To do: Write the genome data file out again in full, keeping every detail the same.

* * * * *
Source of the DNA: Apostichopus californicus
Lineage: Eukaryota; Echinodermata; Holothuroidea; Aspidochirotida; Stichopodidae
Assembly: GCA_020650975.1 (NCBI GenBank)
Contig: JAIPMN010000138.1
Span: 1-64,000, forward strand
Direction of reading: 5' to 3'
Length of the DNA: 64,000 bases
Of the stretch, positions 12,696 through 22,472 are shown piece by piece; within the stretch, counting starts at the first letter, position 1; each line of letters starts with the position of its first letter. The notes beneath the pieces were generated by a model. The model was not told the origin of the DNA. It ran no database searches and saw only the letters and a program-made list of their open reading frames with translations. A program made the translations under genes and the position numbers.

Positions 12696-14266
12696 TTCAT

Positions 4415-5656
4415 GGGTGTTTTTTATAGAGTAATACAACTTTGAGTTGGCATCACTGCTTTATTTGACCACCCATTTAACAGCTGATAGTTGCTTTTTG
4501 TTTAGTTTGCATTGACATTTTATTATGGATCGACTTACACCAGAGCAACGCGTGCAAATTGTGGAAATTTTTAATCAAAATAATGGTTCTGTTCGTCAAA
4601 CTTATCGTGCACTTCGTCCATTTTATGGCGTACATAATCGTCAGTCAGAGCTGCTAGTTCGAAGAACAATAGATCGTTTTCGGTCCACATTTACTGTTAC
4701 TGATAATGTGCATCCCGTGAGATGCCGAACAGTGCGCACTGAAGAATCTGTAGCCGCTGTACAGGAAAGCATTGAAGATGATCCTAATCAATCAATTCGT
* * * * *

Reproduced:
Source of the DNA: Apostichopus californicus
Lineage: Eukaryota; Echinodermata; Holothuroidea; Aspidochirotida; Stichopodidae
Assembly: GCA_020650975.1 (NCBI GenBank)
Contig: JAIPMN010000138.1
Span: 1-64,000, forward strand
Direction of reading: 5' to 3'
Length of the DNA: 64,000 bases
Of the stretch, positions 12,696 through 22,472 are shown piece by piece; within the stretch, counting starts at the first letter, position 1; each line of letters starts with the position of its first letter. The notes beneath the pieces were generated by a model. The model was not told the origin of the DNA. It ran no database searches and saw only the letters and a program-made list of their open reading frames with translations. A program made the translations under genes and the position numbers.

Positions 12696-14266
12696 TTCAT

Positions 4415-5656
4415 GGGTGTTTTTTATAGAGTAATACAACTTTGAGTTGGCATCACTGCTTTATTTGACCACCCATTTAACAGCTGATAGTTGCTTTTTG
4501 TTTAGTTTGCATTGACATTTTATTATGGATCGACTTACACCAGAGCAACGCGTGCAAATTGTGGAAATTTTTAATCAAAATAATGGTTCTGTTCGTCAAA
4601 CTTATCGTGCACTTCGTCCATTTTATGGCGTACATAATCGTCAGTCAGAGCTGCTAGTTCGAAGAACAATAGATCGTTTTCGGTCCACATTTACTGTTAC
4701 TGATAATGTGCATCCCGTGAGATGCCGAACAGTGCGCACTGAAGAATCTGTAGCCGCTGTACAGGAAAGCATTGAAGATGATCCTAATCAATCAATTCGT